Any late payments and debts sent to collection should be handled promptly — otherwise, they’ll just cause more pain once they hit your credit reports. It’s also wise to review your credit reports on a regular basis. in order to spot errors that might be dragging down your credit score.

Knowing what actions to take that can help improve your credit score and being a responsible borrower can boost your chances of increasing your credit score by 100 points or even more.

How Long Do Derogatory Marks Stay on Your Credit Report?

No one’s perfect, and that’s very clear when you’re dealing with credit scores and credit reports. Your credit report is a history of how you’ve handled credit in the past. If you’ve made mistakes, such as late or missed payments, those will stay on your credit report for a long time. But just how long depends on the type of derogatory mark: 

  • Late payments: Because lenders usually report to the bureaus every 30 to 45 days (roughly), you may have a small window of time after missing a payment to make it up before it appears on your report. But once a late payment is on your report, it will stay for seven years from the original delinquency date.
  • Collection accounts: If you have an account that is sent to collections, the account will remain on your credit report until seven years after your initial missed payment that led to the account ending up in collections. 
  • Bankruptcies: Depending on the type of bankruptcy you declared, it will remain on your credit report for seven to 10 years. 
  • Other negatives: Other derogatory marks, such as repossession, will typically stay on your credit report for seven years from the date of the first payment you missed. 

How Long Does It Take to Rebuild a Credit Score?

There’s no set timeline for rebuilding your credit. How long it takes to increase your credit scores depends on what’s hurting your credit and the steps you’re taking to rebuild it.

For instance, if your score takes a hit after a single missed payment, it might not take too long to rebuild it by bringing your account current and continuing to make on-time payments. However, if you miss payments on multiple accounts and you fall over 90 days behind before catching up, it will likely take longer to recover. This effect can be even more exaggerated if your late payments result in repossession or foreclosure.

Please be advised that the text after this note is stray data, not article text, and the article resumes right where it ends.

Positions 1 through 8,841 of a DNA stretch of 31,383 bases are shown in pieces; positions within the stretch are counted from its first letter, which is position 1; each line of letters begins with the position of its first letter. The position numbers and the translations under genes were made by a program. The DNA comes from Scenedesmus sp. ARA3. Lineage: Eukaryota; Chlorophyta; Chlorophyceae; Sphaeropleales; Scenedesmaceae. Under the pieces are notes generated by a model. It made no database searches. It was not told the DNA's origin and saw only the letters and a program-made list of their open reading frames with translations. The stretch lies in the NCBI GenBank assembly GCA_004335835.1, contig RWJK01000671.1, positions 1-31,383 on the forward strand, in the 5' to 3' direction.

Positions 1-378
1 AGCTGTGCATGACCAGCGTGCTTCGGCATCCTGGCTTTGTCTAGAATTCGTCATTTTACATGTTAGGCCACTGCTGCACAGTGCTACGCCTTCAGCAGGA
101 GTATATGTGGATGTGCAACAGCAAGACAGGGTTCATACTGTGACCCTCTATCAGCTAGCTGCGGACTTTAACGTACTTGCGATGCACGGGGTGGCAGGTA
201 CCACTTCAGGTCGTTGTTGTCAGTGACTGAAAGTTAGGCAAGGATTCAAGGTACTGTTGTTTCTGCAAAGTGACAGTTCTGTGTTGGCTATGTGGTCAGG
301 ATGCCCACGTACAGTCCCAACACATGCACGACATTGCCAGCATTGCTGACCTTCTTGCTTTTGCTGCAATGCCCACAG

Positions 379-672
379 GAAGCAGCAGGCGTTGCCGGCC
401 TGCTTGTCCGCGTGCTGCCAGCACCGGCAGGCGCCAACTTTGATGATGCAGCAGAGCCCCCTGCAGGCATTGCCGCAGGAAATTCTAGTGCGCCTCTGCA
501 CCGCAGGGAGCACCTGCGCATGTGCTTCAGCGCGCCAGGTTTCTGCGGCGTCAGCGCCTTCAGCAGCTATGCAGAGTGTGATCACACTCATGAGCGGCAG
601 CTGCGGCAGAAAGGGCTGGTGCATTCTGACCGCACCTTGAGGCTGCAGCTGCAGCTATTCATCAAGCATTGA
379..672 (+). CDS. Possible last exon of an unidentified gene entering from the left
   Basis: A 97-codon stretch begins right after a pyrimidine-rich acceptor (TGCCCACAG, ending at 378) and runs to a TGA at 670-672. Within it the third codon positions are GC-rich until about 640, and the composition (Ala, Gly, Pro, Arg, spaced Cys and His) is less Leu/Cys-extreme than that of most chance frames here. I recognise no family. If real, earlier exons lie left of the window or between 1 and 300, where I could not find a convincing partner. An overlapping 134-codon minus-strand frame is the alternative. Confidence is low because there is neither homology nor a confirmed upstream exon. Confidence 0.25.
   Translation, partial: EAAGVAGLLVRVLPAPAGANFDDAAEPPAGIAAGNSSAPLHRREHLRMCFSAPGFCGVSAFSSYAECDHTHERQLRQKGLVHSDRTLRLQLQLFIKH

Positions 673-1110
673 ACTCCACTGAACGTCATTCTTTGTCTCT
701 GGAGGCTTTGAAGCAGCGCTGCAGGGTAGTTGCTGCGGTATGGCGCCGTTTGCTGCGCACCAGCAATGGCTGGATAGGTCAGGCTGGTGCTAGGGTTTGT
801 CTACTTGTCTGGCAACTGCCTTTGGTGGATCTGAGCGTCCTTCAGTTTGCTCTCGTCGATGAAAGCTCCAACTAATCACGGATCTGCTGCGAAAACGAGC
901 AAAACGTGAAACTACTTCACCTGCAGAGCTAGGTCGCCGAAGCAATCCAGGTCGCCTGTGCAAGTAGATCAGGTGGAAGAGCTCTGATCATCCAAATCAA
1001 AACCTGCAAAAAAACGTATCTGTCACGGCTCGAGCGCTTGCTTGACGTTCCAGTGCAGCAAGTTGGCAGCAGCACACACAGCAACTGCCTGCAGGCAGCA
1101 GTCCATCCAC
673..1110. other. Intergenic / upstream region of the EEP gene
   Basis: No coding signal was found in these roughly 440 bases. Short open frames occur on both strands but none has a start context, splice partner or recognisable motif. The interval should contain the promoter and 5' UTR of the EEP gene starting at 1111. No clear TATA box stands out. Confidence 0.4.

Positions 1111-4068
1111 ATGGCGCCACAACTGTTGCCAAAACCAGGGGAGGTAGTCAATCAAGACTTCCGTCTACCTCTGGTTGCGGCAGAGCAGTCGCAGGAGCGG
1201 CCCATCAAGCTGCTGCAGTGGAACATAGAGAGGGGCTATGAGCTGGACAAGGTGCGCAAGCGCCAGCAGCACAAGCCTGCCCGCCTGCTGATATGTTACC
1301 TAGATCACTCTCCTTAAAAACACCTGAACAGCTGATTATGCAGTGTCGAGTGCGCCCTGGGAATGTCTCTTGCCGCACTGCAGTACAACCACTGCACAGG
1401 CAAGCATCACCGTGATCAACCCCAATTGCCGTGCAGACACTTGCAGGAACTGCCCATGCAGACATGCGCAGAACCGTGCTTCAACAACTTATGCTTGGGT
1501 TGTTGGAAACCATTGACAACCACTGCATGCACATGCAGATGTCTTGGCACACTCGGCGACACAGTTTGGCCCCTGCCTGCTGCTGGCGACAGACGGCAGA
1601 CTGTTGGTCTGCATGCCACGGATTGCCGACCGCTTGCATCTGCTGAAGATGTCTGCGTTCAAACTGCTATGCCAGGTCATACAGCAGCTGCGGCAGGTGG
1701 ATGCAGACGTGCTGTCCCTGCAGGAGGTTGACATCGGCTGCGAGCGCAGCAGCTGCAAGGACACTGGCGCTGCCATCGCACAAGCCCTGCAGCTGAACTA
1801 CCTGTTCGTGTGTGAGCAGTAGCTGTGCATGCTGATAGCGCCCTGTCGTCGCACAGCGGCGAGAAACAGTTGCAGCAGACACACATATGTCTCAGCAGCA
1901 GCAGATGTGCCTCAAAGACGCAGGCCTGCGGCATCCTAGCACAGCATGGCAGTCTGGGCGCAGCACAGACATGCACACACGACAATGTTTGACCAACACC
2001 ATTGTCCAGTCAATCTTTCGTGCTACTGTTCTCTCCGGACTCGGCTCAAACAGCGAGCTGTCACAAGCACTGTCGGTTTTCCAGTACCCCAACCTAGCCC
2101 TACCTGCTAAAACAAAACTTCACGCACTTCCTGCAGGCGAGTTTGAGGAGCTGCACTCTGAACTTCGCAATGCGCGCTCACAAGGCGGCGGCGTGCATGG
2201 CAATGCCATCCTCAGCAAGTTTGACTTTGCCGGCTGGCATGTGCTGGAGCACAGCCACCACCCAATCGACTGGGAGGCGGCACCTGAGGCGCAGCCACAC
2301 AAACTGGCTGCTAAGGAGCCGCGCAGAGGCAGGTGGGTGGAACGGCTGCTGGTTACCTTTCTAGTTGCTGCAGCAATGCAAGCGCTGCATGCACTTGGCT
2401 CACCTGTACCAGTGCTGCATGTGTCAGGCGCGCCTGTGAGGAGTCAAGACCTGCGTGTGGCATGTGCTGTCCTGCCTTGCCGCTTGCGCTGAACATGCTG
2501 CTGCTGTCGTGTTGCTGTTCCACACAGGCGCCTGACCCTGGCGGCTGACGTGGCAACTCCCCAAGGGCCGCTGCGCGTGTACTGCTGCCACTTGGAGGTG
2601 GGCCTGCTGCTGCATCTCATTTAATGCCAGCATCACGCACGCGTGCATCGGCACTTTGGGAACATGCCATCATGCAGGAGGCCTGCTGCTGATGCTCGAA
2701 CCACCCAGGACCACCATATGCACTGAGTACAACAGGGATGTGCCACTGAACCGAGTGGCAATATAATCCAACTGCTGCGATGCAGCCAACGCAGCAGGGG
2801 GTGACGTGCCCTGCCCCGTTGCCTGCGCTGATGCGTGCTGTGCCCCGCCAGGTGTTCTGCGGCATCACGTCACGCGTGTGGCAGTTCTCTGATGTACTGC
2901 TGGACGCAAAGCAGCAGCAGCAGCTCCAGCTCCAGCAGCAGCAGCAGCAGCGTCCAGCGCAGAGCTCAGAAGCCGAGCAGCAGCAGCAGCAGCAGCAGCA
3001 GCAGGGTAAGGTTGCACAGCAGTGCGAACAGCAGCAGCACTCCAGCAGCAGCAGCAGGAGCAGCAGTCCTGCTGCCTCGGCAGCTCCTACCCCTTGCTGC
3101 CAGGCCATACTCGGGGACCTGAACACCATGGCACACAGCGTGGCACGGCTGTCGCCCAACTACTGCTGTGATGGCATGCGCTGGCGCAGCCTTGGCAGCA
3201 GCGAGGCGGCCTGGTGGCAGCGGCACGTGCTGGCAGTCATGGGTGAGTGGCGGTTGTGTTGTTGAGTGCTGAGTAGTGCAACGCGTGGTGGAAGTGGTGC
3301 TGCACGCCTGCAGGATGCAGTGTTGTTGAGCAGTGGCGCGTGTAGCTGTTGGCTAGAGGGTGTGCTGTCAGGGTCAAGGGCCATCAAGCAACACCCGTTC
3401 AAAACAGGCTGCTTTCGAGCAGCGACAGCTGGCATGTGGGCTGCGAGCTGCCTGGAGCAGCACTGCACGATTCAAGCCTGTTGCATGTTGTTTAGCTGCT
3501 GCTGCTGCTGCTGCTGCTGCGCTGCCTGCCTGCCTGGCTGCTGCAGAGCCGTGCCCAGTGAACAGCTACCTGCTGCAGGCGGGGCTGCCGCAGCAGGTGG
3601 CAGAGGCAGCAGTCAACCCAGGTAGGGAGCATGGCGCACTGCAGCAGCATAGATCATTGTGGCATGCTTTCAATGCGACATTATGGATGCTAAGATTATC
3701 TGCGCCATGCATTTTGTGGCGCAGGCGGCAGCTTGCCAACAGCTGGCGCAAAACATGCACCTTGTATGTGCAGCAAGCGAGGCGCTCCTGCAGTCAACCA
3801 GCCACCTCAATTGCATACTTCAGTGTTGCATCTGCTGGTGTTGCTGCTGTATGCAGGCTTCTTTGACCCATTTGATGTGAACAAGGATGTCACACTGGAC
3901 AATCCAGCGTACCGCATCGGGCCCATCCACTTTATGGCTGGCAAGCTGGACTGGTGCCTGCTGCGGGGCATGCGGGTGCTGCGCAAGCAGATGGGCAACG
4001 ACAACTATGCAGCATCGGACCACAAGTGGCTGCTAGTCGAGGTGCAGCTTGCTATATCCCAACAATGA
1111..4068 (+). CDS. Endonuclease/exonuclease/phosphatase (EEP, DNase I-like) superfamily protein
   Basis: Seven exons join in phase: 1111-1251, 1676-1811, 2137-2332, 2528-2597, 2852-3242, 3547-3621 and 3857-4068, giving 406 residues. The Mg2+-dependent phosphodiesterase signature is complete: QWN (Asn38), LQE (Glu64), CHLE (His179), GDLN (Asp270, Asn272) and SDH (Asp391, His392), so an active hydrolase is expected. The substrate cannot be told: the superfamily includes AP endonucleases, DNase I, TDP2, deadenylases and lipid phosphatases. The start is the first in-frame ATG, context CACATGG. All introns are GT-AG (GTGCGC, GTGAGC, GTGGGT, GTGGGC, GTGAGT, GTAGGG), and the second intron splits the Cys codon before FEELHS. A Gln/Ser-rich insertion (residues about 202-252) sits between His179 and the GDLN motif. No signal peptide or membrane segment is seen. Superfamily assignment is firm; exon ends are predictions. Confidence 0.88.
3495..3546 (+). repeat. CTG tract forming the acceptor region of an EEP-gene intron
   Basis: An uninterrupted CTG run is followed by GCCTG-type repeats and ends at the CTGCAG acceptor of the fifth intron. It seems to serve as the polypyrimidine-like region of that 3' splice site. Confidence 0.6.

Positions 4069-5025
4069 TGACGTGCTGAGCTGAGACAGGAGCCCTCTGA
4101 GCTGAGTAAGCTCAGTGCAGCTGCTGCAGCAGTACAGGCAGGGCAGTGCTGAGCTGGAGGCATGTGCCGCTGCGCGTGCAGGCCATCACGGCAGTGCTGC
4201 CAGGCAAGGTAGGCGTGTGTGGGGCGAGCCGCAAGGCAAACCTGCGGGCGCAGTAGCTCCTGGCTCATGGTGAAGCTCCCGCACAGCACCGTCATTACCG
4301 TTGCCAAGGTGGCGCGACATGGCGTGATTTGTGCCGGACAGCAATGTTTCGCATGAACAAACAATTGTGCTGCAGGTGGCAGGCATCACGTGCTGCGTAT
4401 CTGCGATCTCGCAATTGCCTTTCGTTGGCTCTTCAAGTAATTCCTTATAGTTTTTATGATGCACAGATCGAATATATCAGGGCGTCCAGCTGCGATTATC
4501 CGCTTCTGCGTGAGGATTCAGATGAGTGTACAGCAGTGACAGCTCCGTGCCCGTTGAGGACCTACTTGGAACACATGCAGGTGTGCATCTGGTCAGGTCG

In either case, the impact of negative marks will diminish over time. Most negative marks will also fall off your credit reports after seven years and stop impacting your scores at that point if not sooner. Chapter 7 bankruptcies can stay for up to 10 years, however.

In addition to letting time help you rebuild your scores, you can follow the steps above to proactively add positive information to your credit reports.

You may also hear about credit repair companies that offer to repair or “fix” your credit—for a price. It might seem tempting, but credit repair companies can’t do anything that you can’t do on your own for free. Similarly, you should be wary of so-called debt settlement companies that may encourage you to stop making payments in an attempt to try to “settle” the debt for less than you owe. Their plan can result in major credit score harm and may not even ultimately work to reduce your debt obligation.

How Quickly Does Your Credit Score Update?

Unlike a lot of financial metrics, your credit score doesn’t tick away silently in the background, changing without your knowledge. Instead, it’s recalculated each time you or a business requests it. If you request it often, it’ll update more frequently. Most popular free credit score websites request this information every month; that way, you get a new score update every 30 days.

It also depends on how often the companies you do business with report your information. For example, if your credit card company doesn’t report your payments until the end of the month, you won’t see the impact of your payments on your credit score until then, even if you pay it off at the beginning of the month.

How To Get Your Credit Score To 800

A credit score in the 800s is a remarkable milestone. Although it will take time, it’s completely possible to achieve. Here’s how to get started:

  • Pay all of your bills on time.
  • Never max out your credit cards.
  • Don’t apply for every credit card you see.

An 800 credit score is a great goal but it’ll likely take many years to reach this elite status as credit scores factor account ages into the score. As your average account age grows, so can your credit score.